XRM2022 Hosted Virtually by NSRRC

The International Conference on X-ray Microscopy (XRM), initiated in 1980’s, has evolved into one of the biggest and the most important meetings in the field of X-ray Microscopy. At XRM2016, the National Synchrotron Radiation Research Center (NSRRC) proposed to host the XRM2020 and stood out from the competition. Due to the COVID-19 pandemic, XRM2020 was cancelled and rescheduled to 2022.

To respond to the ongoing COVID-19 and to make it easy to attend, the XRM2022, held from June 19 to 24, ran in All-VIRTUAL mode. The online platforms used for facilitating this virtual event were Whova, Gather Town, and Webex. Whova was like a portal for not only social networking but also linking to all online oral presentations, which were livestreamed through Webex. Gather Town allowed participants to spend time with their communities just as easy as real life by making virtual interactions in a fully customizable spaces with other colleagues, poster presenters and exhibitors.

There were 328 participants from all over the world – 42% from Europe, 40% from Asia and Oceania, and 18% from America. In total, 99 posters were presented and 105 talks (6 plenary, 30 invited, and 69 contributed) were scheduled. The XRM2022 will publish post-conference proceedings. The next XRM conference will be hosted by MAX IV in 2024.

Read more on the XRM2022 website

SRI 2018 in Taipei

The 13th International Conference on Synchrotron Radiation Instrumentation (SRI 2018), attended by more than 850 participants from 25 countries, was hosted by the National Synchrotron Radiation Research Center (NSRRC) between June 10 to 15 at the Taipei International Convention Center. On the 11th, the Conference Chair, Director Shangjr Gwo of NSRRC, opened the conference, followed by a speech given by the vice president of the nation, Dr. Chien-Jen Chen.

The triennial SRI conference is a large and the most significant international forum, organized by the community of worldwide X-ray free electron laser (XFEL) and synchrotron radiation (SR) facilities, to provide opportunities for discussions and collaborations among scientists and engineers around the world involved in development of new concepts, techniques, and instruments related to SR and XFEL research. Subsequent meetings were hosted by countries with the most advanced light source facilities in Europe, America and Asia-Pacific region.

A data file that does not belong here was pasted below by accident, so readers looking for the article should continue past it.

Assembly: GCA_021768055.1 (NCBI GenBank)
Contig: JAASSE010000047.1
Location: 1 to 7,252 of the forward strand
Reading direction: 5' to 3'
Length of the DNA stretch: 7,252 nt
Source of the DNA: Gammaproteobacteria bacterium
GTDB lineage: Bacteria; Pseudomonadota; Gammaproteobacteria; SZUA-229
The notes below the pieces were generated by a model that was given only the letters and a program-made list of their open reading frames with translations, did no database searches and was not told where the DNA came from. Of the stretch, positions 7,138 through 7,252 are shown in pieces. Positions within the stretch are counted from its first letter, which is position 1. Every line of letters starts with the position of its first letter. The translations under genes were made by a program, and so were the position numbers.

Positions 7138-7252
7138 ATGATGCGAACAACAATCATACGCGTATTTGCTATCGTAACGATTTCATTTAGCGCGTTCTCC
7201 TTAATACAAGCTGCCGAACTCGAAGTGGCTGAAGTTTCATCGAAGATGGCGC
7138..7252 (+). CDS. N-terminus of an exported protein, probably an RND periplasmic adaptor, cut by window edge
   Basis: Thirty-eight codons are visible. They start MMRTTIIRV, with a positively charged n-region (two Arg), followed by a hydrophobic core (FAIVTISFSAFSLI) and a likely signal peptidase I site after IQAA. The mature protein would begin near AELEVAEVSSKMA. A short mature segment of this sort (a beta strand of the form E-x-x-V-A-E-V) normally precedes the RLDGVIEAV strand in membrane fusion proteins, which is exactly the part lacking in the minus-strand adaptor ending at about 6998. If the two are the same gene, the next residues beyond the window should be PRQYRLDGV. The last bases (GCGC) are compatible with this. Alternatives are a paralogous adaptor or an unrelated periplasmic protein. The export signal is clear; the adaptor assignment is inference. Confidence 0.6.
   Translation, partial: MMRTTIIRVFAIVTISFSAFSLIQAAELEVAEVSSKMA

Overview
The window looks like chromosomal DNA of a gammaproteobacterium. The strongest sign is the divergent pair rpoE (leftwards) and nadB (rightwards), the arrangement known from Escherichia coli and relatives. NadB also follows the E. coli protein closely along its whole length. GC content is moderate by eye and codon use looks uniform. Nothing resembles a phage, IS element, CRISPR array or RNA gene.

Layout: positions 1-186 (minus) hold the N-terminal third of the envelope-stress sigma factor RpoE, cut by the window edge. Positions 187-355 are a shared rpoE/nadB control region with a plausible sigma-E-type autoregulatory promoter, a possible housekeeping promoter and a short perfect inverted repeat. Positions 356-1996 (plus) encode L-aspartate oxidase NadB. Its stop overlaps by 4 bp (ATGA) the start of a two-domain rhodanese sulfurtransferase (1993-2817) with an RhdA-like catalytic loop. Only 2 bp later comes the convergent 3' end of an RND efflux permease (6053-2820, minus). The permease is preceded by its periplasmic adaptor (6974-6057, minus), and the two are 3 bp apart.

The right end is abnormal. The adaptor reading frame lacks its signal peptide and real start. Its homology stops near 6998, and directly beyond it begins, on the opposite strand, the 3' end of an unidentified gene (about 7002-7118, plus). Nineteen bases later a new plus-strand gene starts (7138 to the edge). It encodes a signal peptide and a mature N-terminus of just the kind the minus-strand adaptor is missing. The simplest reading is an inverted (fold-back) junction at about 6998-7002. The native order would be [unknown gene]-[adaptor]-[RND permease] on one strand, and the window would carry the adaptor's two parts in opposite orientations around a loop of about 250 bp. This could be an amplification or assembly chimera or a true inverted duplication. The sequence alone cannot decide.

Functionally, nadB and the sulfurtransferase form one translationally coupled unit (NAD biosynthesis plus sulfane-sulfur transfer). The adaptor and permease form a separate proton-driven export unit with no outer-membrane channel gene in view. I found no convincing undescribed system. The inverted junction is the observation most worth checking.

>Read more on the NSRRC website

Image: Vice President Chien-Jen Chen gave a speech in the opening session.

Specialized scientists from all over the world attending XRM2018

More than 300 experts from all over the world are coming to Saskatoon to explore one of the hottest fields in synchrotron science, putting the city on the global scientific map.

“X-ray microscopy is absolutely cutting-edge because both the technology and the applications are developing very rapidly,” says Stephen Urquhart, chair of the XRM2018 conference and a chemistry professor at the University of Saskatchewan. “These microscope techniques are quite powerful for a wide range of areas from scientists studying medicine to scientists studying materials. On the technology side, the developments in light sources also help with the development of more powerful and advanced microscopes.”

Synchrotrons, including the U of S Canadian Light Source, produce light that’s millions of times brighter than the sun. Using the X-ray portion of the electromagnetic spectrum, scientists shine that light on what they are studying and then use specially designed microscopes to study matter at the molecular level. The CLS has five beamlines dedicated to X-ray microscopy.

The X-ray microscopy experts attending XRM2018 will be coming from 24 countries. During the week-long conference, 76 leaders in this field of science will present their research findings. In addition, 200 scientific posters will be on display. “We are doing good things at the Canadian Light Source and by hosting the meeting here we get a chance to highlight the work that we do to people around the globe,” says Urquhart, who adds that the recent shut-down at the CLS due an equipment failure won’t interfere with the conference.

Notes from the NSF INCLUDES Summit

Broadening the participation of underrepresented populations

For the past 20+ years, the National Science Foundation has been funding initiatives aimed at broadening the participation of underrepresented populations though the Broader Impact efforts supported by the various research divisions.

Millions of dollars and countless hours of work have done little to “move the needle” towards the desired outcome of achieving the full participation of diverse individuals in all facets of STEM. According to Dr. Alicia Knoedler who serves on NSF’s Committee on Equal Opportunities in Science and Engineering (CEOSE), states that the “cumulative, overall impact on underrepresented groups is minimal.”  To address this shortcoming, CEOSE released a list of recommendations to the NSF in their 2011-2012 report to implement a bold new initiative to fund broadening participation through institutional transformation and systems change using clear benchmarks of success, longitudinal data, and significant financial support. NSF Inclusion across the Nation of Communities of Learners of Underrepresented Discoverers in Engineering and Science (INCLUDES) is what emerged from this report, along with adoption of a framework to ensure shared accountability to promote participation and excellence.

>Read more on the CHESS website

Image caption: Visual display depicting one brain-storming session held by NSF INCLUDES participants during the Summit held January 8-10th, 2018.